Explores the variety of bonds that are formed between writers and the figure of the dead lover
From Eurydice to Laura and beyond, dead lovers call forth powerful expressions of grief, sorrow, love, and longing. They occasion mourning and other rituals and seem to be intrinsically bound up with changing ideas of subjecthood itself. Dead Lovers explores the complex attachments to the figure of the dead lover in Western literature, art, and other forms of cultural expression from classical antiquity through the Middle Ages and into the early modern period.
By reflecting on the study of dead lovers, these essays also trace the development of themes and claims relating to our own investment in a “dead” but eroticized past that we seek to recover. The collection offers a sustained discussion of how scholarly interest in the representation of loss and erotic bonds raises pressing questions about nostalgia, performance, the role of affect in intellectual work, and the gendered cultural values that script the description and experience of the erotic. In its focus on loss as a site of affect and imagination, Dead Lovers offers an original and provocative contribution to the history of scholarship.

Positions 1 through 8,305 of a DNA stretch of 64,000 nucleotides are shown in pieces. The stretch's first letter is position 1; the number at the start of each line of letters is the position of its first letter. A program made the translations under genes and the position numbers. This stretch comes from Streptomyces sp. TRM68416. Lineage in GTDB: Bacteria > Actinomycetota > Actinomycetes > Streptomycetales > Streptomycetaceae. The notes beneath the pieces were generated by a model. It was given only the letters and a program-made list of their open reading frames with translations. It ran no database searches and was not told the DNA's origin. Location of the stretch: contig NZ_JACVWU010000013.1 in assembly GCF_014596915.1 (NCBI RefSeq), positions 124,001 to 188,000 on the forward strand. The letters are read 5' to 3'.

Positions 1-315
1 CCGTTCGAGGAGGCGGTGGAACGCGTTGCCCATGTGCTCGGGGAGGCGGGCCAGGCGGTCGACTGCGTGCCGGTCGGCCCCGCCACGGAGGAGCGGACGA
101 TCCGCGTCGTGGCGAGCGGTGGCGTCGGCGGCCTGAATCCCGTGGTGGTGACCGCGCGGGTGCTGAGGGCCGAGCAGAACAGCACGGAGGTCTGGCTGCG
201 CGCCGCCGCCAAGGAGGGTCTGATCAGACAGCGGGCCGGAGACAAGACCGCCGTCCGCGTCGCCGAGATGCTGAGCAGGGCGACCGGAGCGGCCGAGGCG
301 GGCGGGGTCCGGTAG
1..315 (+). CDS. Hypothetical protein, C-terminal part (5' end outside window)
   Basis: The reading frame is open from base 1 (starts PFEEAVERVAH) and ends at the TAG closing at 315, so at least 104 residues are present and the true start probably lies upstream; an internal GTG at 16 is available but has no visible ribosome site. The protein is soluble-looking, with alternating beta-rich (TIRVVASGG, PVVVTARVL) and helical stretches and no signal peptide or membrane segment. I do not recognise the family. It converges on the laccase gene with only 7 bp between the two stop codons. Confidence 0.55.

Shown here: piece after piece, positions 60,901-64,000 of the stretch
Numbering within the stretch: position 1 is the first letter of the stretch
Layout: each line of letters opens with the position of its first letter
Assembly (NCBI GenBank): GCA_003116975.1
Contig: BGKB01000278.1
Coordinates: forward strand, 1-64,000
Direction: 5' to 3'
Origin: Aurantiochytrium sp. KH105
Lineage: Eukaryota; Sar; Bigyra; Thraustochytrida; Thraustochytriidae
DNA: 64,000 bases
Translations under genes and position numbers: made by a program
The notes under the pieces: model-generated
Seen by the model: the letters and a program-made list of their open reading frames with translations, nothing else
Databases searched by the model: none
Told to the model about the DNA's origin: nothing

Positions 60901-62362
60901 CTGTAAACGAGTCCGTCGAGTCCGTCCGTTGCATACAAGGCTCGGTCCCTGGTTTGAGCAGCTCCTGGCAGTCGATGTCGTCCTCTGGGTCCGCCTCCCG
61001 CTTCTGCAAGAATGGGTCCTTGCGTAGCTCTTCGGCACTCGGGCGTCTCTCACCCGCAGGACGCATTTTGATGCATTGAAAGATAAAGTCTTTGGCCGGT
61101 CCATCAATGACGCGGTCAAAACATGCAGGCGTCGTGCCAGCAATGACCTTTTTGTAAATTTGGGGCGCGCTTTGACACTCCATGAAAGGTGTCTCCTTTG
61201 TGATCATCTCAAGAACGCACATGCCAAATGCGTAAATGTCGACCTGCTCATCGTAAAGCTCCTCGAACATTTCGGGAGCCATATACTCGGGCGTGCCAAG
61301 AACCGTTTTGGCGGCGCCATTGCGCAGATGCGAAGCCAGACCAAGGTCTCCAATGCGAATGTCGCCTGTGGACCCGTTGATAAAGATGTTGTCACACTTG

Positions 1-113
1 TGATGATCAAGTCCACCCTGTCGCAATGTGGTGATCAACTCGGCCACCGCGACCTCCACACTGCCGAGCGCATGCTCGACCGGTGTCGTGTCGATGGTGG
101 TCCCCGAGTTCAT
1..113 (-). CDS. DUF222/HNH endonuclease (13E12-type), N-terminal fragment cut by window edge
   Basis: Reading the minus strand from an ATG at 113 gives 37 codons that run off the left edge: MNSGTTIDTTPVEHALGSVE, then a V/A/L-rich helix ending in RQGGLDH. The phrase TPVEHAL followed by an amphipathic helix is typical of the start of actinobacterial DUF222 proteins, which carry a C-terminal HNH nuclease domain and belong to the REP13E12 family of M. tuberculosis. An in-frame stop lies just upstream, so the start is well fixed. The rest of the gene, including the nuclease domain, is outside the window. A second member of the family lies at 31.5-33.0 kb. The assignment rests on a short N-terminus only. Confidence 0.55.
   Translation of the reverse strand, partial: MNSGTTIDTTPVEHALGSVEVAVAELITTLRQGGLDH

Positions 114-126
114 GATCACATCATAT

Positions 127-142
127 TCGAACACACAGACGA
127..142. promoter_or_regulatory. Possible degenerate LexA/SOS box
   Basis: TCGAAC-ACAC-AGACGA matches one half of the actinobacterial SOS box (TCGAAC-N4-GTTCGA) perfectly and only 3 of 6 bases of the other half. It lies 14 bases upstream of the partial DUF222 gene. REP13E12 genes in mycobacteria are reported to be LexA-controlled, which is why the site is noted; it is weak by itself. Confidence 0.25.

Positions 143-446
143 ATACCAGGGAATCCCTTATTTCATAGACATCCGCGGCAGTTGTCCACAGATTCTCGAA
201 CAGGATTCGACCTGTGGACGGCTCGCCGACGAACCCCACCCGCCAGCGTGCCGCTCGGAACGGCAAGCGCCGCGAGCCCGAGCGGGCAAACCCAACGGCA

Basil Dufallo is Assistant Professor of Greek and Latin and Comparative Literature at the University of Michigan.
Peggy McCracken is Professor of French and Women’s Studies at the University of Michigan.